The C major scale is considered to be the easiest piano scale to learn since you only use white keys.
The c-major scale is usually the first piano scale to learn. Why?
It is easy to find on the keyboard since it uses only white keys, and it is one of the most commonly used musical scale in beginner piano pieces. It is also the most easy to read, since the notes use only notes without sharps or flats.
This scale can also be used as a “template” when learning all the 12 major music scales since the pattern of whole and half steps they all share is very easy to see.
Here you will learn how it is built, what fingering to use and how to best practice it with special exercises. Learn to play with both hands together in one or two octaves, easy!
A major (or minor scale) has 7 different pitches (notes) organized in a specific pattern of steps, or intervals, between each note.
The steps are either whole steps (two neighboring white keys with a black key in between), or half steps (two white keys with no black key between).
The pattern of half and whole steps that create the sound of a major scale are organized like this:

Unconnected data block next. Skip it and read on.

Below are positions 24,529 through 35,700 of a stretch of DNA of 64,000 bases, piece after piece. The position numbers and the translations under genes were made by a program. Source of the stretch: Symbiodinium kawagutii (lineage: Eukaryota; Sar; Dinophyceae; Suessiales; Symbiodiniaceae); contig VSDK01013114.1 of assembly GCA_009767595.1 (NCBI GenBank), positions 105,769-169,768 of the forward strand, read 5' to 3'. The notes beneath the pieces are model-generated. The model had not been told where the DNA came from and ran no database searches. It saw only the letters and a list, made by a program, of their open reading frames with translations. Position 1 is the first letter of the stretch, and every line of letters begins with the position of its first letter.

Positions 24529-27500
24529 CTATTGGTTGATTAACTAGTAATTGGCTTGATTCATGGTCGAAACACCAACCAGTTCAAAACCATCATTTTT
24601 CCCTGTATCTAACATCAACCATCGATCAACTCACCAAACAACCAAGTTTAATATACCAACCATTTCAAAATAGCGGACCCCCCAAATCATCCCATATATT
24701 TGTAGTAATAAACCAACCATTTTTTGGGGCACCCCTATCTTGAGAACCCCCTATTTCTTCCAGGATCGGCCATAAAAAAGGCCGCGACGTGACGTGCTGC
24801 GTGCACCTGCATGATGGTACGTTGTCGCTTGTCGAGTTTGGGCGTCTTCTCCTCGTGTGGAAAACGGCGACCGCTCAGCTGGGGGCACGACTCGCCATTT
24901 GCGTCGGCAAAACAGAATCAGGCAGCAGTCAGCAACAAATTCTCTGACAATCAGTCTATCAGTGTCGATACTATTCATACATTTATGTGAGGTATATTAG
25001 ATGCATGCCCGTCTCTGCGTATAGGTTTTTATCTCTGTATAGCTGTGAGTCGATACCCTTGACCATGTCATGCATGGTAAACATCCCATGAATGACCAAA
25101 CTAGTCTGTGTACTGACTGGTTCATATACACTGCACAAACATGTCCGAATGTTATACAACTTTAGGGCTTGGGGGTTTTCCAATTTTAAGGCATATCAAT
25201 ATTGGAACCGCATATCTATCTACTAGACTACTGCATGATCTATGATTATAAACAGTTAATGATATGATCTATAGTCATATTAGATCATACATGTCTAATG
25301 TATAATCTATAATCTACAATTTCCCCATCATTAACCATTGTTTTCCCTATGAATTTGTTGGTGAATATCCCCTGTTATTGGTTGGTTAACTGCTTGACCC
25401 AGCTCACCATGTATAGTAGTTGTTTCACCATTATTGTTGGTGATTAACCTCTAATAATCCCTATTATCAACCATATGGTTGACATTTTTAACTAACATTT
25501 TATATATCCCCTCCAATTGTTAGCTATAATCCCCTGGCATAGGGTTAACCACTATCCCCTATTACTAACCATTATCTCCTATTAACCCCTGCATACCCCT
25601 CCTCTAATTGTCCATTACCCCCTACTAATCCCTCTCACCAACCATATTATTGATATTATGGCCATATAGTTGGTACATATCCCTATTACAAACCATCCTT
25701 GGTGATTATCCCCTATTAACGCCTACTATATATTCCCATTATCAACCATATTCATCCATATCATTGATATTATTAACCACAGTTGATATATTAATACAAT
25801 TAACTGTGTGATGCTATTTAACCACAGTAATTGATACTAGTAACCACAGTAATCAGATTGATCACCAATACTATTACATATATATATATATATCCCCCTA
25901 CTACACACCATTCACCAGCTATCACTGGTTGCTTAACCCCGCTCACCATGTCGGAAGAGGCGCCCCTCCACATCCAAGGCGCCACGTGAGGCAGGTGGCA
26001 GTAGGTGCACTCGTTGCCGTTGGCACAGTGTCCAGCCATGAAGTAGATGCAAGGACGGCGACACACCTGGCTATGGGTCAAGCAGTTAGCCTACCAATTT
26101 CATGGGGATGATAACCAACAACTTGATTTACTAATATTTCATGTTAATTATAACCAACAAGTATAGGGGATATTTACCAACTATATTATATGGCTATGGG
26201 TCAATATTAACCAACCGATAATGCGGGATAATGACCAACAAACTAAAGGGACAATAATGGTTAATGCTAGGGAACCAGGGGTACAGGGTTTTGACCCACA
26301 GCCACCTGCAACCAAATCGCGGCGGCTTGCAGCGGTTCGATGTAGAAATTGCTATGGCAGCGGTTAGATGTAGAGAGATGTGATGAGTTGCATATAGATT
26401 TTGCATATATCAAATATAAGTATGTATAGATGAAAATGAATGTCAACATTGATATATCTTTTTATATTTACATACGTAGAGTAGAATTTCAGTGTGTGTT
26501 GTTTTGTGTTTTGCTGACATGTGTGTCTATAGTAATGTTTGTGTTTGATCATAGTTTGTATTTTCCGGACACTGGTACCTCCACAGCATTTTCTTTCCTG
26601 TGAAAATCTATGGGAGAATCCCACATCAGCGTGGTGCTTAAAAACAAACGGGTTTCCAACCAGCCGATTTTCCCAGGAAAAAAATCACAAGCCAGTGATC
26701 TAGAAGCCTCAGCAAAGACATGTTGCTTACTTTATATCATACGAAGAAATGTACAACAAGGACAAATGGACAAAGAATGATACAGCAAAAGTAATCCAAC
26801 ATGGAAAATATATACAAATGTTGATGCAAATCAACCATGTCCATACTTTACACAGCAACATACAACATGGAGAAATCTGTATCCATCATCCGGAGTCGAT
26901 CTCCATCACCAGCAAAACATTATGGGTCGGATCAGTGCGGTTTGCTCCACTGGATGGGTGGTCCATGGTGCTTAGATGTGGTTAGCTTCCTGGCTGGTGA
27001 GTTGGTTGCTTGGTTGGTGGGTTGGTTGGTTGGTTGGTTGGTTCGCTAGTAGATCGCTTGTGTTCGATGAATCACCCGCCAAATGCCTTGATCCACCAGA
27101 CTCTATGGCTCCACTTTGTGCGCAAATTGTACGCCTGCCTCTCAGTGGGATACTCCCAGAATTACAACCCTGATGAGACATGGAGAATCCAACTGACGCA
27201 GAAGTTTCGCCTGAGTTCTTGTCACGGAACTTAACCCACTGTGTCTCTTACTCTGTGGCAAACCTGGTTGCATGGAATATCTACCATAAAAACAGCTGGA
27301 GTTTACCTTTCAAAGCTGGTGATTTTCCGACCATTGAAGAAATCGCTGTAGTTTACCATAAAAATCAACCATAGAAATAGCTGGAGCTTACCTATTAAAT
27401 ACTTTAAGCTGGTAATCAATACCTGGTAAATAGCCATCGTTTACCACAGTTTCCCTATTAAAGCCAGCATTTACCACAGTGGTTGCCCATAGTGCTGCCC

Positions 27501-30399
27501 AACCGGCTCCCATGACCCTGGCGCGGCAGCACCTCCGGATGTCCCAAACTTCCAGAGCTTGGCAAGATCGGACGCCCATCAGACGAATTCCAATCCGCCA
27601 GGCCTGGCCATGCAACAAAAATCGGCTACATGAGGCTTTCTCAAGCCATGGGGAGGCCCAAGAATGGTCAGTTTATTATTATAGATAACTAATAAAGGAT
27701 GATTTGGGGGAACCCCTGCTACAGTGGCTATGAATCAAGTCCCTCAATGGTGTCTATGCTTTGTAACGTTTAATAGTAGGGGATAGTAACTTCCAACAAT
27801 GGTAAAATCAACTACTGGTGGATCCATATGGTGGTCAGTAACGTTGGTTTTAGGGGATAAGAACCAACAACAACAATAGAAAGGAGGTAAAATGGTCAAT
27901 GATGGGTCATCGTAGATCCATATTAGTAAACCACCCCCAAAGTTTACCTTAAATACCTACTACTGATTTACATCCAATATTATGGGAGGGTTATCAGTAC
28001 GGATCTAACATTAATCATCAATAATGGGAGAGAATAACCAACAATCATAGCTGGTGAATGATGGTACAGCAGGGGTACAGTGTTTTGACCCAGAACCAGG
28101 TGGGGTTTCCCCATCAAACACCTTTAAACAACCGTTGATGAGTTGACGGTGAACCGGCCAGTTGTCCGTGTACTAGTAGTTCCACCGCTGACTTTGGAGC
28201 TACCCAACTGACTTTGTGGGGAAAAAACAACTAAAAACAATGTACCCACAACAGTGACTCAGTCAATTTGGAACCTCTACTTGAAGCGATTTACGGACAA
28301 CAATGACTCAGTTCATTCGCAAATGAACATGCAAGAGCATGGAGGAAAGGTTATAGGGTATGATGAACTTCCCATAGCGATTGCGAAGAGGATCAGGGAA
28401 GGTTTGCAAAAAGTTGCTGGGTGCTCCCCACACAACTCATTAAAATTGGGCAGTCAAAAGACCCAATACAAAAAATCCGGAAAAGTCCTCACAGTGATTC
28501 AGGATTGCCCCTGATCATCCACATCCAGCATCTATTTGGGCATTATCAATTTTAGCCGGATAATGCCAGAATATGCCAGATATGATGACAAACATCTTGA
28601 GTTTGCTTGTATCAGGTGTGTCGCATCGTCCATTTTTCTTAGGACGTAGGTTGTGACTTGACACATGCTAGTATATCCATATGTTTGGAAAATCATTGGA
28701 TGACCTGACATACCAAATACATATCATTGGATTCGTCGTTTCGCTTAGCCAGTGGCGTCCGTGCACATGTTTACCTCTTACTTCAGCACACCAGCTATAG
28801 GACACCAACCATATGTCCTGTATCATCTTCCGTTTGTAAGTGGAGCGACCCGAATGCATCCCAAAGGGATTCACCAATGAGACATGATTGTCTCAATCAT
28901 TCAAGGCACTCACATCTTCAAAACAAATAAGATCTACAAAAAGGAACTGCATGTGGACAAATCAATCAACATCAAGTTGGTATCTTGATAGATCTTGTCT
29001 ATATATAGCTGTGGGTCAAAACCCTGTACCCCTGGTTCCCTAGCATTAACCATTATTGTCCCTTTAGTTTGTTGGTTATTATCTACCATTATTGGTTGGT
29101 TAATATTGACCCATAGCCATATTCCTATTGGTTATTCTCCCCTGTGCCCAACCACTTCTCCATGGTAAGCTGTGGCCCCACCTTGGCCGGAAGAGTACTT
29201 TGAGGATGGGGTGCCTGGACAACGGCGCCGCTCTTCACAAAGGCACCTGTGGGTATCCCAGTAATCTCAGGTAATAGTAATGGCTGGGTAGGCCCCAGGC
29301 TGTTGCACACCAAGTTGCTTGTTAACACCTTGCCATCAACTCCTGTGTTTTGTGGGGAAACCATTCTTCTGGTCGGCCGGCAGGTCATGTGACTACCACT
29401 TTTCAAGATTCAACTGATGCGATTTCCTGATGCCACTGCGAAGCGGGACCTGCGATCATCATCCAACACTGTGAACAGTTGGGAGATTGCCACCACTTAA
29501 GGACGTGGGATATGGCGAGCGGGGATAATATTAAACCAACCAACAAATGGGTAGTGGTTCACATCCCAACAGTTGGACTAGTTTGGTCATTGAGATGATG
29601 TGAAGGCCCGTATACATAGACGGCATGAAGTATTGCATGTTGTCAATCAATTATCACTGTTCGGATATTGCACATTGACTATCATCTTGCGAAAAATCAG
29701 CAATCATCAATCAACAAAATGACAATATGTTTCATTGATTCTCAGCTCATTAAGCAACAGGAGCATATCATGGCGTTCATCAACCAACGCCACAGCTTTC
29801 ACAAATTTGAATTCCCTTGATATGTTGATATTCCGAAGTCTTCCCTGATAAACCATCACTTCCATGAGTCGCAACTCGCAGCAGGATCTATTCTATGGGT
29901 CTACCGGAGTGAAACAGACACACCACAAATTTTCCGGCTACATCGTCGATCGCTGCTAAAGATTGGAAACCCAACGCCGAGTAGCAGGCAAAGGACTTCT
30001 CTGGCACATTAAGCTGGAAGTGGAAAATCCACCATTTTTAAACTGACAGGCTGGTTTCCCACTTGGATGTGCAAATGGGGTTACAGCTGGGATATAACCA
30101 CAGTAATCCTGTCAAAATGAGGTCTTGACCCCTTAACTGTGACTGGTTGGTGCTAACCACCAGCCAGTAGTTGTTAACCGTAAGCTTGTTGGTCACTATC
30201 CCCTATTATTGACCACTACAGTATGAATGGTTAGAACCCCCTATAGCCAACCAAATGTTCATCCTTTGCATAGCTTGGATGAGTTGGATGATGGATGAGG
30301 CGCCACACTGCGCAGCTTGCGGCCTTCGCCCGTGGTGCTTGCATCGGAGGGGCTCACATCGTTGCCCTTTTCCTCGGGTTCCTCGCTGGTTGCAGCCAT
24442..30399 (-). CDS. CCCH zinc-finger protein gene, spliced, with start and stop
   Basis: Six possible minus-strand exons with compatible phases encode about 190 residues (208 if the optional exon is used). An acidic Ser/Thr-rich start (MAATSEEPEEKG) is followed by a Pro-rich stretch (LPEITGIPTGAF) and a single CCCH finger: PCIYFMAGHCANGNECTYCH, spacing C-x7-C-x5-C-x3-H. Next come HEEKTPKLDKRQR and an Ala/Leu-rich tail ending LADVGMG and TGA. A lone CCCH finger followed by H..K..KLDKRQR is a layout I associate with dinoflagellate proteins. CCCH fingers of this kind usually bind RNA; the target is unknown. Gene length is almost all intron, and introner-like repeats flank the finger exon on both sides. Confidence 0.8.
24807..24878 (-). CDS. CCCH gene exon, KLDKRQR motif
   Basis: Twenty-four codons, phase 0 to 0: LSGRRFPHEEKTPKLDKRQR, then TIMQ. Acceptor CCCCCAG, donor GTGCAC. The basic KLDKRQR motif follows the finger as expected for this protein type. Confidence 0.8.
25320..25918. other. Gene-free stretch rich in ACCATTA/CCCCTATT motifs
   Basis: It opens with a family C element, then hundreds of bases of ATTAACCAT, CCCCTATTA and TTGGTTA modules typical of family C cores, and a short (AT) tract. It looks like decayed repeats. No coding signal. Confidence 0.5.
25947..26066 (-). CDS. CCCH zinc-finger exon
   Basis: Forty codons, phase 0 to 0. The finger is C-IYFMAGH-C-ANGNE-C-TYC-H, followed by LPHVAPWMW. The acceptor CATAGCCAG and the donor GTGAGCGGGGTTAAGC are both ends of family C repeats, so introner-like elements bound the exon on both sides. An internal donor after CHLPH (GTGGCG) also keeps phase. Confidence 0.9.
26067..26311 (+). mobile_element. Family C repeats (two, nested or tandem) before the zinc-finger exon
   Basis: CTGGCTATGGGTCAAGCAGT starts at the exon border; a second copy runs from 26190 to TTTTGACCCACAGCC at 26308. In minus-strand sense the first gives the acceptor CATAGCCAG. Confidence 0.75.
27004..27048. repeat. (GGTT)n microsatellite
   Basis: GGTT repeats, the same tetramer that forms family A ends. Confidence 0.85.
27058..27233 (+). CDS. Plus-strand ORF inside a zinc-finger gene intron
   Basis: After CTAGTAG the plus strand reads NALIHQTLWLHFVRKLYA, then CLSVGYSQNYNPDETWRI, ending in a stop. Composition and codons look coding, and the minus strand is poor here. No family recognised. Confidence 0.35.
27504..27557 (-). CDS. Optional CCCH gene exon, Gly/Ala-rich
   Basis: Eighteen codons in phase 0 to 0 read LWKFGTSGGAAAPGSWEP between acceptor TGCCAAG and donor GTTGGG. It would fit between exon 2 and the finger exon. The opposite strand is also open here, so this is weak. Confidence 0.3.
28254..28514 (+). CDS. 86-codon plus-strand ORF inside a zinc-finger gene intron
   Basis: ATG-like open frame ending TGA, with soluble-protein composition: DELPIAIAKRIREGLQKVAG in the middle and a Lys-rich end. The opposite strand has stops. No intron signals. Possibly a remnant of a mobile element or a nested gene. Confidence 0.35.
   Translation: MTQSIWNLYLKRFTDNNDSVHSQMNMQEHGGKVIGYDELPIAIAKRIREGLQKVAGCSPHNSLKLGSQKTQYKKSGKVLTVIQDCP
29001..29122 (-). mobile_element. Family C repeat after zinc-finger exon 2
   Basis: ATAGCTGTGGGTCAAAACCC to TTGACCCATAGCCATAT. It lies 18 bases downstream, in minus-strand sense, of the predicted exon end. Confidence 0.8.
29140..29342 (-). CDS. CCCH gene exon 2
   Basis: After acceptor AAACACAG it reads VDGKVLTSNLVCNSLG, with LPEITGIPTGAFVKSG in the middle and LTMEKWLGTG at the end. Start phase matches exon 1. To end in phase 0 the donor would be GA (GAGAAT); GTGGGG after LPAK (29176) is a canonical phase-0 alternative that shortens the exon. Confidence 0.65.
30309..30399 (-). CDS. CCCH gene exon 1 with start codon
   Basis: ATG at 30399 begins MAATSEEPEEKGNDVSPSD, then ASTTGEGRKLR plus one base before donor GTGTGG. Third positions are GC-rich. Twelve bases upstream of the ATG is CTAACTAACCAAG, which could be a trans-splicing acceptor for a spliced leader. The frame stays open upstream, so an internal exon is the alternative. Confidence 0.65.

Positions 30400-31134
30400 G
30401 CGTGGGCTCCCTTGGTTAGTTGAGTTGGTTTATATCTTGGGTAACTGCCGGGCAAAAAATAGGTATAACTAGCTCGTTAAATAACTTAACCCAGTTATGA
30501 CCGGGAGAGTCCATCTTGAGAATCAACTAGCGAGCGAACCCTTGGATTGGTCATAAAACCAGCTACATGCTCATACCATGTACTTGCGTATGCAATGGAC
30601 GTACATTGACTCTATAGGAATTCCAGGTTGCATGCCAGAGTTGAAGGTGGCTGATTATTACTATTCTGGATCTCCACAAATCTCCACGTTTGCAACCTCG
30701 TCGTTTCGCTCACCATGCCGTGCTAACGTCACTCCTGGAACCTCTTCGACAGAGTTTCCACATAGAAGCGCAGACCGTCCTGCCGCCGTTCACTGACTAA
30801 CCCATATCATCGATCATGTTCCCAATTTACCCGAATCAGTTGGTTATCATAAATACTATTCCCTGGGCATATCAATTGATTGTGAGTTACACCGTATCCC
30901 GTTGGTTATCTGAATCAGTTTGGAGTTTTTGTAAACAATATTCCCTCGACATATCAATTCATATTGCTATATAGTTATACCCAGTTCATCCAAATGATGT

On this keyboard you can see how the pattern of whole and half steps (or tones and semitones) looks like in the c major scale.
Half steps are the smallest interval on a piano. It's the step from a white key to a black key next to it, or the other way.
There are two places where the white keys have no black key between them; between E-F and B-C. These are also half steps.
Whole steps skip one key between them. In the C major scale, all whole steps have a black key between them.
The major scale has 7 different notes, but since there are only five fingers on each hand (! ) we need some clever piano fingering to be able to play the scale smoothly!
This basic scale fingering is important to learn very well, since you will be using the same fingering in several other scales.
Here is the piano scale fingering for the right hand in 2 octaves:
Here is the piano scale fingering for the left hand in 2 octaves:
playing both hands together first in contrary motion. In this way you will use
the same fingering but with different notes. Fun!
Playing both hands in parallel motion is a bit sneakier, but start practicing like this:
Piano Exercise 1:
Add on a note!
Piano Exercise 2:
You could repeat the same idea for the descending part of the scale, but here is an exercise that works out that sneaky left hand change after the third finger:
Piano Exercise 3:
Now play slowly the whole scale with both hands parallel in one octave:
If you are just starting out with piano scales, a great beginner resource for adults is: Scale Skills - Technic - Preparatory Level by Keith Snell.